Mentorship as a movement

Mentorship can be the key to shattering the glass ceiling and fostering greater workplace equality, writes Margaret Resce Milkint

Mentorship as a movement



It’s no secret that despite recent victories, a glass ceiling still persists in the insurance industry. There are simply not enough women at the leadership level, even though countless inspiring, talented and capable female insur­ance professionals stand ready. Mentorship is the key to raising these future female leaders, removing bias from the workplace and finally shattering that divide forever. It is our moment for pioneering women and enlightened men to use mentorship as a prac­tical action to create workplace equality and reimagine the C-suite.

As a grassroots movement, mentoring has actionable purpose. Mentors and mentees form a bond – sometimes it’s short and laser-focused; other times it is a lasting rela­tionship. I have experienced both, and both serve a crucial purpose.

If there is a catalyst to fuel shifting bias, to build leaders and to instill confidence, I believe mentorship is it. Mentors and mentees stand together to learn from one another, identify opportunities and ignite positive change. Meaningful dialogues among professionals of all levels are the foundation of an inclusive workforce.

As we reimagine mentoring, envision a set of shoeboxes stacked one atop the other. In the boxes, choose the shoes you need to find your match. The match you seek at this point in your career likely won’t be the same match you will need five years, one year or even 60 days from now. What do you need today? Maybe it’s an opposite-gender mentor, a peer mentor, a reverse mentor, a family mentor or a tough-love mentor.

Cultivating and nurturing your mentor relationship so the match is easy and impactful is an art that takes intentionality and must be perfected. The most powerful collaborations are based on pure trust and unwavering honesty. They also require the courage to have difficult but necessary conver­sations. Honest, sincere connections allow us to develop ourselves and inspire change.

Mentoring and being mentored is quite personal; setting frameworks for communi­cation, goals and expectations is key. My top tips for mentoring magic:

 - Be open to a mentor or mentee who does not look, act or feel like you. This is often the best kind!

 - Show up with transparency. Honesty is the backbone of this relationship.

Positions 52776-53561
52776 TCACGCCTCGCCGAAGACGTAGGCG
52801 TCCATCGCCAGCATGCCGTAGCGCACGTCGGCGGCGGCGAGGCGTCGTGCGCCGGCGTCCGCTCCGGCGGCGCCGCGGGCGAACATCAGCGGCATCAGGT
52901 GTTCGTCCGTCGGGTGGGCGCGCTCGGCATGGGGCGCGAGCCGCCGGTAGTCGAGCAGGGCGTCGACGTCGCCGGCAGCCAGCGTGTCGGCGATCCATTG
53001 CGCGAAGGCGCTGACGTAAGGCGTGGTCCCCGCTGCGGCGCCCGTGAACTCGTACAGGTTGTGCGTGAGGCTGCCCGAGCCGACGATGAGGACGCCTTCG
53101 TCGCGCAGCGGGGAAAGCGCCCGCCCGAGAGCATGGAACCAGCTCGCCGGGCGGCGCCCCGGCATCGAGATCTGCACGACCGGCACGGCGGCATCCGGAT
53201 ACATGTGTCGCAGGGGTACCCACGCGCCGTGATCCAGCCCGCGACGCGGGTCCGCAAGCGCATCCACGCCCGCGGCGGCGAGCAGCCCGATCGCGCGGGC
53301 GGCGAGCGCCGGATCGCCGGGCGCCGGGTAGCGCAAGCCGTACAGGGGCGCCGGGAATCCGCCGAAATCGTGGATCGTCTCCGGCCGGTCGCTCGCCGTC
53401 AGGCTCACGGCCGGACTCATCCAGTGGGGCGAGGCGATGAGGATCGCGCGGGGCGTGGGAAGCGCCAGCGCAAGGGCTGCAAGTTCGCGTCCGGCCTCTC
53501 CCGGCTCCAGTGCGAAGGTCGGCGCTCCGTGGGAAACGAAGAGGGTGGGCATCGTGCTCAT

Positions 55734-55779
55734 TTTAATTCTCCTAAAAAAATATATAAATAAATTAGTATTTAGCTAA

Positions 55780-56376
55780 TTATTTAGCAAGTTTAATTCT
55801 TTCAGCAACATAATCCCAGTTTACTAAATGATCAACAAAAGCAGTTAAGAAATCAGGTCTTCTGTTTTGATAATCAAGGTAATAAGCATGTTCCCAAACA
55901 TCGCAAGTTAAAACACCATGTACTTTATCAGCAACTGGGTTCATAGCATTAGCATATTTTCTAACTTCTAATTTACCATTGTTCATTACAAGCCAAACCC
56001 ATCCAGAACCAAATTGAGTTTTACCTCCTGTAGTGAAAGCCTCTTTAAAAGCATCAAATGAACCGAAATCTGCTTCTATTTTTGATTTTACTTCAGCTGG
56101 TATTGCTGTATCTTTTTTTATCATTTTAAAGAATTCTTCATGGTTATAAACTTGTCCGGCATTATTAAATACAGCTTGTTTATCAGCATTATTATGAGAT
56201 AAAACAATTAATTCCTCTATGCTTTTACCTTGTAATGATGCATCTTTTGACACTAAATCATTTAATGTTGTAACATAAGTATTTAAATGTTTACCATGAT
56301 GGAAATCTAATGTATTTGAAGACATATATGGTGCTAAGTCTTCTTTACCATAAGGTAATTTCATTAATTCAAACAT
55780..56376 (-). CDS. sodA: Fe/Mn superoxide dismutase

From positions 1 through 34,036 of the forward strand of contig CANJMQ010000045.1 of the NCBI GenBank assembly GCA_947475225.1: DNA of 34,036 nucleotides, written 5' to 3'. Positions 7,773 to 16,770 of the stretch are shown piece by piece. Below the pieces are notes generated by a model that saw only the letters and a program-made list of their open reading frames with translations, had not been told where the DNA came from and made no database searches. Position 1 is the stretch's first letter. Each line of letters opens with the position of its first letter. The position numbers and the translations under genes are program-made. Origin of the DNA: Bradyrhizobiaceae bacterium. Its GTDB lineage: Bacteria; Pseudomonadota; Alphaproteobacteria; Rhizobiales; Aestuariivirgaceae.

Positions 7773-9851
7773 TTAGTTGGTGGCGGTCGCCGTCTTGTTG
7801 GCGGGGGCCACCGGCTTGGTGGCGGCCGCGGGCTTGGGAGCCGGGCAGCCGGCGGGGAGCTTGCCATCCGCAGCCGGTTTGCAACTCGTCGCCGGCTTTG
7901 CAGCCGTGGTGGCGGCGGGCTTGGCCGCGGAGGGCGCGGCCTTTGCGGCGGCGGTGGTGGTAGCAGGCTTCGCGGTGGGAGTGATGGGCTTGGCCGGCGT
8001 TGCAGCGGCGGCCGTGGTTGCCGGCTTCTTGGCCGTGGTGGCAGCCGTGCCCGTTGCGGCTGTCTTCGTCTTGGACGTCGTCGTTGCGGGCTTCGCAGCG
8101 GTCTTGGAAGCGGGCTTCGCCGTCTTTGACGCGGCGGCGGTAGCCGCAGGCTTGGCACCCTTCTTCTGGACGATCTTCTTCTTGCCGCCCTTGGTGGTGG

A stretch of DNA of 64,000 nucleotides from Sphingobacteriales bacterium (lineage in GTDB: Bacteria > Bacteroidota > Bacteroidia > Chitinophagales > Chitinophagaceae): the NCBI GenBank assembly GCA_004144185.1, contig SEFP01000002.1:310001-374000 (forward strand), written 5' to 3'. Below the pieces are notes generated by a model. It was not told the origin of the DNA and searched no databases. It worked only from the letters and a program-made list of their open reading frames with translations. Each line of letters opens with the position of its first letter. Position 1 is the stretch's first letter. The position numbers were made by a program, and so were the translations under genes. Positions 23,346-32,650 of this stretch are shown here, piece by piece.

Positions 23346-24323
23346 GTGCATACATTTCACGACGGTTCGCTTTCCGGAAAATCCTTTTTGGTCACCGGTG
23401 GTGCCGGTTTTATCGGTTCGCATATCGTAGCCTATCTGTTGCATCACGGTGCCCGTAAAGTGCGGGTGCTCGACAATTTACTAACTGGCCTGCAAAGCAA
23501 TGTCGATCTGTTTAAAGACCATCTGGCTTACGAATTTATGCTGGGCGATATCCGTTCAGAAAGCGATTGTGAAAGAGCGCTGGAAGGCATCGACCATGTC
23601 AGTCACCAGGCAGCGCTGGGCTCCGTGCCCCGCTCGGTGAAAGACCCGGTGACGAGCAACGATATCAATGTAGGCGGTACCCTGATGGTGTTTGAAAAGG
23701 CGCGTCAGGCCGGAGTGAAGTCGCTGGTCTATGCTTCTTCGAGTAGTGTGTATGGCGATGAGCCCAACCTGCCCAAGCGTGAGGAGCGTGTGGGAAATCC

- Practice gratitude.

- Share the wisdom and lessons. Be brave and tell your personal stories. It’s in this vulnerability that lessons are learned and victories are celebrated.

- Set expectations, guardrails, boundaries and goals.

- Follow up, care, nurture and push.

- Deliver on your promises.

- Be gentle with each other. There is no ‘perfect’; there is only a journey.

- Lead with curiosity. Be a lifelong student.

- Cultivate relationships, as they are the lasting treasures.

A male CEO mentor had the courage to teach me a valuable and lasting lesson that I call ‘the power of we and I.’ He shared that the all-male board I presented to perceived my use of ‘we’ in my examples and statements as a lack of personal accountability; I often ‘we, we, we’d’ myself out of consideration. Lesson learned: I gave myself permission to say ‘I’ and blend it with the collaborative, collegial ‘we’ that’s part of my personal DNA.

Sometimes mentorship happens when you least expect it and you aren’t looking. Seize those moments! I am proud to say I have a new mentor: the energetic and iconic Edie Fraser. As a pioneer in diversity and inclu­sion, she founded Million Women Mentors [MWM] and STEMconnector and was the founder of Diversity Best Practices before that. I encourage the broader industry to join her global MWM movement, which already has more than 2.3 million commitments to mentor, sponsor, provide interns and build women into and up the system for great careers.

High on my personal wish list for the insur­ance industry is data to support our story and to frame our go-forward agenda as we strive for gender parity in the C-suite and other leadership roles. We have a moment to come together to gather, share and publicize the success stories that will amplify our efforts. This is a vocal and vibrant movement where women and men are joining forces to make a difference with each and every relationship and where each opportunity builds awareness and results.


Margaret Resce Milkint is a talent strategist and diversity and inclusion catalyst. She is a managing partner at The Jacobson Group, the leading provider of insurance executive search and staffing services.






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